Colorado Springs mayor against statewide sales tax increase proposal for roads

Published: Mar. 29, 2017 at 7:11 PM MDT
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A proposed statewide sales tax increase would have a big impact on Colorado Springs. If it passes, taxpayers could pay nearly 9 percent in sales tax.

A bill in the legislature could increase state sales tax and raise about $700 million a year to fund roads projects across the state, including widening I-25 from Monument to Castle Rock.

Colorado Springs Mayor John Suthers is against the issue because taxpayers in his city are already paying to fix the roads.

"We who have already dealt with those issues would be really disadvantaged by this large of sales tax increase," Suthers told 11 News reporter Katie Pelton.

"The problem is it raises taxes $700 million a year and only about half of that goes to state highways, and the rest is kind of a Christmas tree that comes back to city and county governments," Suthers said. “That’s why I think it’s a bad deal for Colorado Springs because Colorado Springs passed issue 2C a couple of years ago, and that raised $50 million a year, and we’re addressing our local transportation issues.”

In 2015, Colorado Springs voters passed a 0.62 percent sales tax increase to bring in $50 million a year as part of the 2C funding to fix city roads.

Under this proposal, statewide sales tax would increase by 0.62, but Colorado Springs would only get about $18 million.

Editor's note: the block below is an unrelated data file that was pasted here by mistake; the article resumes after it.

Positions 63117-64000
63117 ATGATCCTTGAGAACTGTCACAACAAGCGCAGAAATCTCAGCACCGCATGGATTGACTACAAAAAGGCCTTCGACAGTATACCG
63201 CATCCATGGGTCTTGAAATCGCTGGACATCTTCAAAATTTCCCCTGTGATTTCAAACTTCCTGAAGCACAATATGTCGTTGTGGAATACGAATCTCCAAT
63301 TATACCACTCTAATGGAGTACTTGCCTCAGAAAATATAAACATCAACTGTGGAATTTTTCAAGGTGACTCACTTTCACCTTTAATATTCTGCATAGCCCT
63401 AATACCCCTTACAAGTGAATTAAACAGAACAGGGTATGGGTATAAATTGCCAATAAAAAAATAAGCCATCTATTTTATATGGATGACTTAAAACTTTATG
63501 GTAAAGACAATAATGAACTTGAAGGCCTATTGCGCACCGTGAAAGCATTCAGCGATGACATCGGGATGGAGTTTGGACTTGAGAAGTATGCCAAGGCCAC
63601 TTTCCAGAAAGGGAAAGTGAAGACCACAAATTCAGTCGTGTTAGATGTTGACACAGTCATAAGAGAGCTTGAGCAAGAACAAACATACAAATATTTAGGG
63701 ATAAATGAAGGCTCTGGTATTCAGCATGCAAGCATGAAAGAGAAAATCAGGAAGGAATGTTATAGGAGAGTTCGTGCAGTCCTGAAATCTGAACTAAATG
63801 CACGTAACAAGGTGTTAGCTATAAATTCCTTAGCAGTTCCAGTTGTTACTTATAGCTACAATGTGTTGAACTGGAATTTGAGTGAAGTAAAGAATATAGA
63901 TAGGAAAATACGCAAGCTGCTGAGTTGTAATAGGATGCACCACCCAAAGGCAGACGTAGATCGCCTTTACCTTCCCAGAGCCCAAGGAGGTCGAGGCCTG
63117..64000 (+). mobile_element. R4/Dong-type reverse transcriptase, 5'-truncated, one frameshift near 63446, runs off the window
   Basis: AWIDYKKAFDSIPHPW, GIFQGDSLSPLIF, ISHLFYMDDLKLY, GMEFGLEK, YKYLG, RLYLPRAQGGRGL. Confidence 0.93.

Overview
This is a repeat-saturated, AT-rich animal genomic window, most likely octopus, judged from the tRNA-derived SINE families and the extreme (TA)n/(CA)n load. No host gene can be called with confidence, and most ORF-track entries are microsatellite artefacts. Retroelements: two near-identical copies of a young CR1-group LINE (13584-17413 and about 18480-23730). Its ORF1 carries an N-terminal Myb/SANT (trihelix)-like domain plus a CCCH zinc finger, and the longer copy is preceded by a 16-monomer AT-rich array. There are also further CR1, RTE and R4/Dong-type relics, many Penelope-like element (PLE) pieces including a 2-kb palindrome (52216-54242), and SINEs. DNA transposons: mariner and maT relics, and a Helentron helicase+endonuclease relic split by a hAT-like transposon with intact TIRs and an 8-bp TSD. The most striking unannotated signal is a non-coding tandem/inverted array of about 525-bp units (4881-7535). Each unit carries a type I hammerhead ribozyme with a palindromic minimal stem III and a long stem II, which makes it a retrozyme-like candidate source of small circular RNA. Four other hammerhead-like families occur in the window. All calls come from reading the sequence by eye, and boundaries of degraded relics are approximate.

"If it was $50 million, I could say to the voters of Colorado Springs, 'OK let's do away with 2C and take the money from the state that they got from raising your taxes 0.62 [percent,]" Suthers said. "But if we're only getting $18 million -- that's a real bad exchange. We're not going to give up 50 to get 18."

If we keep both, our sales tax would jump to 8.87 percent.

"If we put the state sales tax increase on top of our current sales tax we’d be at 8.87 percent -- that’s getting really close to 9 percent, which in my opinion is too high," Suthers said.

For example, if you buy something for $100, you would have to pay nearly $9 in sales tax.

"When you get up close to 9 percent, it's a real detriment. People will say, 'Well, I'll go out into another community or something to buy things,'" he added.

The mayor thinks local governments should handle their own road issues.

“What I think we oughta want from the state is, 'Hey look, we want you to expand I-25 from Monument to Castle Rock. We want you to expand I-25 north of Denver, start dealing with I-70, other state highways, but don’t worry about the local governments. Let the local governments do their own transportation issues,'” said Suthers.

"As much as I want I-25 expanded, it could be done for a lot less money than what's currently in this bill," he said.

We asked drivers how they they feel about it and most tell us they are against it.

"That's like double jeopardy. You're taxing us for it already, but if you do it again on a statewide than you're doubling it," said Ellen Getz.

"The tax is already pretty high," another driver added.

If state lawmakers pass the measure, then it would be up to the voters. It would be on your November ballot.